By KRUA Music Manager Oli P
Maybe Caroline Smith hasn’t gotten the introduction she deserves. For anyone who doesn’t know her music, that’s case in point. So she’s given a little one herself. Caroline describes her own new record “Half About Being A Woman” as “a new style of music with a dash of Beyoncé here, a bit of TLC there, and a whole lotta sass.” And she’s exactly right. “Half About Being A Woman” is a sassy, catchy, soulful firecracker of an album that should get this extremely talented RnBeauty the introduction and the recognition she deserves. So here’s another little intro.
While defining musical genres can often be very vague – take, for example, “indie” – the great thing about RnB is that it is spelled out. One part heavy rhythms, one part moody blues, and voilà, you’ve got it. And that’s what you get on Caroline’s new record. The powerfully slow 6/8 jams (think John Mayer’s “Gravity”), punchy kick drums, and her soaring vocals and all their sweetly beautiful anger meet the exact definition of the quintessential RnB album. While RnB as a genre often holds a certain R. Kelly/Marvin Gaye connotation as being baby-making music (which is not to knock the merits of such styles), Caroline’s style of RnB is bigger than that. Bigger in its variety, bigger in its depth. The album opener “Bloodstyle” is a dark and breathy piece of urban underground neo-soul that sounds like Jazzy Jeff did the production, Amy Winehouse wrote the lyrics, and Billie Holiday sent her blessing, all this culminating into a powerful song about quitting a relationship as overwhelming and unremitting as nicotine. It’s sexy, but it’s not sex music. It’s beautiful without being about being beautiful. It’s a fine line to walk, but not only does she walk it perfectly, she struts it.
These influences on which Caroline draws on this record persist across the whole. One of closing tracks, the rambunctious two minute long “Buy Me Something” is reminiscent of Winehouse’s upbeat, horn-loaded RnB-punk album “Frank.” Album closer “Child Of Moving On,” complete with gospel choir, organs, and a rambling bluesy oratory in the style of Robert Plant is modern blues music reinspired, and the perfect song to close out the album, as it leaves room for growth and the promise of more. The third track on the album, “All I Know Is (I’m Your Baby)” is just good. It’s catchy. It’s simple. It gets you singing along before you know what happened. And the subsequent title track sums it all up with one lyric: “feels good.” If absolutely nothing else, “Half About Being A Woman” is feel good music. This is the irony of RnB: listening to someone belt it about being wronged can really make you feel better. Listening to Caroline tell it like she sees it, even when she doesn’t see much good is really sobering and, thanks to her undeniably catchy and cool style, aesthetically glorious. It sounds good. It feels good. What more do you need?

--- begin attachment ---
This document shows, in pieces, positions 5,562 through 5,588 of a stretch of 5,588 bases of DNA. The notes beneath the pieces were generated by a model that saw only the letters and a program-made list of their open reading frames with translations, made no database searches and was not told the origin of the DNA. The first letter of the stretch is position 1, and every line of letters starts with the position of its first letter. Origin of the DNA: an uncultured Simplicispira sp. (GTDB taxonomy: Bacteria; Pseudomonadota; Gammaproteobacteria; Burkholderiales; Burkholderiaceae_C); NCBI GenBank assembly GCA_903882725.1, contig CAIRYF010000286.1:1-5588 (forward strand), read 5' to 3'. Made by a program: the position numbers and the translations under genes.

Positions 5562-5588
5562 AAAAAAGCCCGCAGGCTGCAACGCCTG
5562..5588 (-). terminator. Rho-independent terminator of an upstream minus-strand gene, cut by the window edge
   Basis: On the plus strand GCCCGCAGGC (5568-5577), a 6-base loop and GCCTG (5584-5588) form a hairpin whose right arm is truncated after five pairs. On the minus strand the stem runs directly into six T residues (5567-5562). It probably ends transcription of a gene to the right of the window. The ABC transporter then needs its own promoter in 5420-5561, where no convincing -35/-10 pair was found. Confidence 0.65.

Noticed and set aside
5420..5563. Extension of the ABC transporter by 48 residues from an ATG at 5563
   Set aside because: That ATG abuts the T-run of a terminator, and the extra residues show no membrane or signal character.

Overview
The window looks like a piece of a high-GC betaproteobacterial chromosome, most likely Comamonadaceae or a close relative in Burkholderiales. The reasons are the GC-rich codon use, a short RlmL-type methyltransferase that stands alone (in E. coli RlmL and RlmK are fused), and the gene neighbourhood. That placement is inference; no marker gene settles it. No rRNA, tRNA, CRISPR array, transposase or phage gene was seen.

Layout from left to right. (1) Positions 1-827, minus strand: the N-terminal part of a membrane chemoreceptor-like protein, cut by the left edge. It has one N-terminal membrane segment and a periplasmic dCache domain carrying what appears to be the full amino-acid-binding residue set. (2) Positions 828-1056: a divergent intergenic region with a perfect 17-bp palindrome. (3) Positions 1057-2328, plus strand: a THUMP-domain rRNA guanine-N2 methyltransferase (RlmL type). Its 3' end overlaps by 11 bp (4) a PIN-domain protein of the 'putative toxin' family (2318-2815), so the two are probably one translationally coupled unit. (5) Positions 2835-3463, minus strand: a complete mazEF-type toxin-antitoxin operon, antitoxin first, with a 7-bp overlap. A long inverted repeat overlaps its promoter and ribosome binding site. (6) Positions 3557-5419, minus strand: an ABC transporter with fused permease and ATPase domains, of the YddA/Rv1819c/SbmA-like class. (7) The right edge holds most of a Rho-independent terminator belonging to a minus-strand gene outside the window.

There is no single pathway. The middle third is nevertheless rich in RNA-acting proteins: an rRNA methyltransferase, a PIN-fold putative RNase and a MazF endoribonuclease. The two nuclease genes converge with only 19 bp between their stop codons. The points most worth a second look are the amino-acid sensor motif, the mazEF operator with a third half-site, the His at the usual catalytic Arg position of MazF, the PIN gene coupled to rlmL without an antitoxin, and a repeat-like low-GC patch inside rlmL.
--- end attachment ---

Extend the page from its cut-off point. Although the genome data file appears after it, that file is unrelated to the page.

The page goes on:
Really, there’s nothing to knock about this record. It stops after nine songs, which feels a little short for an LP, but they’re nine high-quality songs and they each belong on the record. But on the whole, it’s fantastic. It might even make non-RnB listeners give it some thought.